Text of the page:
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8/13/15: Umatilla County Wildfire Update

Date: 8-13-15 6 PM

                             UMATILLA COUNTY HEALTH DEPARTMENT

                            200 SE Third, Pendleton, Oregon

Increase in wildfire smoke brings reduced air quality to Umatilla County

Hazy air predicted through the weekend 

Umatilla County – Smoke from the Eagle Complex, Cornet and Soda Fires in northeastern Oregon will bring smoky air to Pendleton and Hermiston areas for the next several days. These fires have continued to grow in size, forcing evacuations in some areas. The fires are expected to increase in size through this evening, given high winds, low humidity, and hot temperatures.  Pendleton is expected to get more smoke than Hermiston.  Smoke will increase throughout the evening, spreading into Hermiston causing widespread haze.  Currently the air quality levels in Pendleton and Hermiston are at Moderate risk levels. 

“Smoke conditions can change rapidly depending on wind speed and direction, so it is important for people to monitor air quality levels throughout the day. Wildfire smoke may increase the risk of illness especially for older adults, young children, and people with asthma, respiratory, or heart conditions,” said Meghan DeBolt, UCo Health Director. “We encourage people to limit their outdoor activities when air quality levels are moderate to unhealthy.”  

People travelling east on I-84 are advised to take alternate routes or plan to delay their trips, as the interstate has been closed between La Grande and Ontario by ODOT as a precautionary measure due to the smoke levels. 

What the public can do to protect themselves from harmful wildfire smoke:

Ms. DeBolt urges county residents to take the following precautions to avoid health problems when hot, smoky conditions affect our area:
  • Be aware of smoke concentrations in your area. Residents can get the latest information by visiting the Oregon Smoke blog: or call 2-1-1 Info.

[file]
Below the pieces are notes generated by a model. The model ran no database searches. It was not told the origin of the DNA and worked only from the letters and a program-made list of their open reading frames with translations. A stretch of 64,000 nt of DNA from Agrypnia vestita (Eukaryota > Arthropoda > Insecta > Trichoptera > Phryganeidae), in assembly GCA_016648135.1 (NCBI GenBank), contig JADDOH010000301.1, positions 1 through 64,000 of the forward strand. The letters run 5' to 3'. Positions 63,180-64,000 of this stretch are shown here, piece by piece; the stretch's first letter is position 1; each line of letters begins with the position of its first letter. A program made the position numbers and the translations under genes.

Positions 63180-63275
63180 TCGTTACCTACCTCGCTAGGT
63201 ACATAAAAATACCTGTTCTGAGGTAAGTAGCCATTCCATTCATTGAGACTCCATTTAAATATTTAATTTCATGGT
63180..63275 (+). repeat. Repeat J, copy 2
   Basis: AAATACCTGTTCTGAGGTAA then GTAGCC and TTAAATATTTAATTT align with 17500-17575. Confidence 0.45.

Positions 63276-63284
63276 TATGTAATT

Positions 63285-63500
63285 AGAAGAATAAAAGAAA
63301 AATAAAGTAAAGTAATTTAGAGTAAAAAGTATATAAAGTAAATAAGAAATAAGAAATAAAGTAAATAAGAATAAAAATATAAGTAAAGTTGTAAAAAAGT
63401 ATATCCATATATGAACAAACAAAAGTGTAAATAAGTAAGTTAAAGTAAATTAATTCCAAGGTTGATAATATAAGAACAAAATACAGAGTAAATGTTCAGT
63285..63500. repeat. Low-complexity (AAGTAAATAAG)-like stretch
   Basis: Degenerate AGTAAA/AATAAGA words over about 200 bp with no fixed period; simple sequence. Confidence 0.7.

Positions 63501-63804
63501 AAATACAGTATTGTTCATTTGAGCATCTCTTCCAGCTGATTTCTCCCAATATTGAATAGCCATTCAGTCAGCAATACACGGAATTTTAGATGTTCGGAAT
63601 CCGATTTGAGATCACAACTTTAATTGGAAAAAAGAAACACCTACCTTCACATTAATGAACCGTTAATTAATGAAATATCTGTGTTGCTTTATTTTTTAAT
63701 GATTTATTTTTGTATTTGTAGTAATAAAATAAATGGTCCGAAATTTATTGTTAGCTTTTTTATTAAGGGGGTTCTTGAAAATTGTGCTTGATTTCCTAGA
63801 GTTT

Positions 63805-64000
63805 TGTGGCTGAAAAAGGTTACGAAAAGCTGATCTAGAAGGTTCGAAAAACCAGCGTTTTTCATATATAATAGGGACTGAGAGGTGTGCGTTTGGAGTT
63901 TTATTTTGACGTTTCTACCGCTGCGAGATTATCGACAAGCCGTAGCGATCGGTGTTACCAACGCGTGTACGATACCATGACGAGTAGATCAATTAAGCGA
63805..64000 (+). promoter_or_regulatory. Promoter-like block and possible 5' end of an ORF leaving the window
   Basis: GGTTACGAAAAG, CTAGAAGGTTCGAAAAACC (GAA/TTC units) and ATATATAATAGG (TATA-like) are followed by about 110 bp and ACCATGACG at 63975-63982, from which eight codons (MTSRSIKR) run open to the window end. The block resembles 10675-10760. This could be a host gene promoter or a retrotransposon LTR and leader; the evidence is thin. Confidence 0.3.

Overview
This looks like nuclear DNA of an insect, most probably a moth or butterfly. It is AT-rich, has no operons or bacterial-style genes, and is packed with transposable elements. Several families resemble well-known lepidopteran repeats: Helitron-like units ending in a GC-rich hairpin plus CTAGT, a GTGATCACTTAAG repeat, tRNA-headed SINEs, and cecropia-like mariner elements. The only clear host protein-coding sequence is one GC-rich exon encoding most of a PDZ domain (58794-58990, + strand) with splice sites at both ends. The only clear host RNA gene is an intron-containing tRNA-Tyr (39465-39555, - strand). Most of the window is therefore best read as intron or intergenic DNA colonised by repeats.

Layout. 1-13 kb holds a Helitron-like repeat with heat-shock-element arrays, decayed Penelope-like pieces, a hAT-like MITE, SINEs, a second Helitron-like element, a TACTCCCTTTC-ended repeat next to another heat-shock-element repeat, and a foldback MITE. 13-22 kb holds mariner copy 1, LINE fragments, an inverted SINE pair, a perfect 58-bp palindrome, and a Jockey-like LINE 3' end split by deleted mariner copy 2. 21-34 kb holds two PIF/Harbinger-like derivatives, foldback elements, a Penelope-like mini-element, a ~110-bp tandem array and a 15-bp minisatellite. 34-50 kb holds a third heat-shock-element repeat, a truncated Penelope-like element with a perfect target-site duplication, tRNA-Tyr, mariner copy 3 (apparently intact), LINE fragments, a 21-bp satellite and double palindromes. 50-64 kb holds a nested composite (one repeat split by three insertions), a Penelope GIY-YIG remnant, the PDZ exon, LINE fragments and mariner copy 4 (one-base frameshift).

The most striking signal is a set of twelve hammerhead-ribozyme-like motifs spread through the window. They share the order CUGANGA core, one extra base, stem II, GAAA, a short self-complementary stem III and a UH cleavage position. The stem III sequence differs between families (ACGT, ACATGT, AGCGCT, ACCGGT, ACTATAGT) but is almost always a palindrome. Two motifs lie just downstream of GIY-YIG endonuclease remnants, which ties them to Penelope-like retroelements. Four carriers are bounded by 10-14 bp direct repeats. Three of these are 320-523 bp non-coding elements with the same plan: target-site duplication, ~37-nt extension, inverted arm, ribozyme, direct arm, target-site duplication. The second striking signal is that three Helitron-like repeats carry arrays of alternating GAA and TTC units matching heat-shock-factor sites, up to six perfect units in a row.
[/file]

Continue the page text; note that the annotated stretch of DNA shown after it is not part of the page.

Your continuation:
• Avoid outdoor activities when air quality is unhealthy and hazardous. Those with heart or lung problems, as well as young children, are especially vulnerable.
  • Avoid smoke either by leaving the area or protecting yourself by staying indoors and closing all windows and doors.
  • Reduce other sources of indoor air pollution such as burning cigarettes and candles, using gas, propane, wood burning stoves and furnaces, cooking, and vacuuming.
  • Individuals with heart disease or lung diseases such as asthma should follow their health care provider’s advice about prevention and treatment of symptoms.
How healthy is the air in your community?
Check DEQ’s Air Quality Index to see real-time air monitoring data from monitors placed around Oregon.
Conduct a visual assessment: People can conduct a visual assessment of nearby conditions to quickly get a sense of air quality levels. Generally, if you can see up to 15 miles, the air quality is probably good. If you can see less than one mile, the air quality is very unhealthy and everyone should avoid outdoor activities.

For more information on using the visibility index during wildfires, visit
For information on smoke and wildfires in Oregon, visit

Contact Information:
Meghan DeBolt, Director
(541) 278-5432

Sharon Waldern, Clinic Services Program Mgr
(541) 314-1634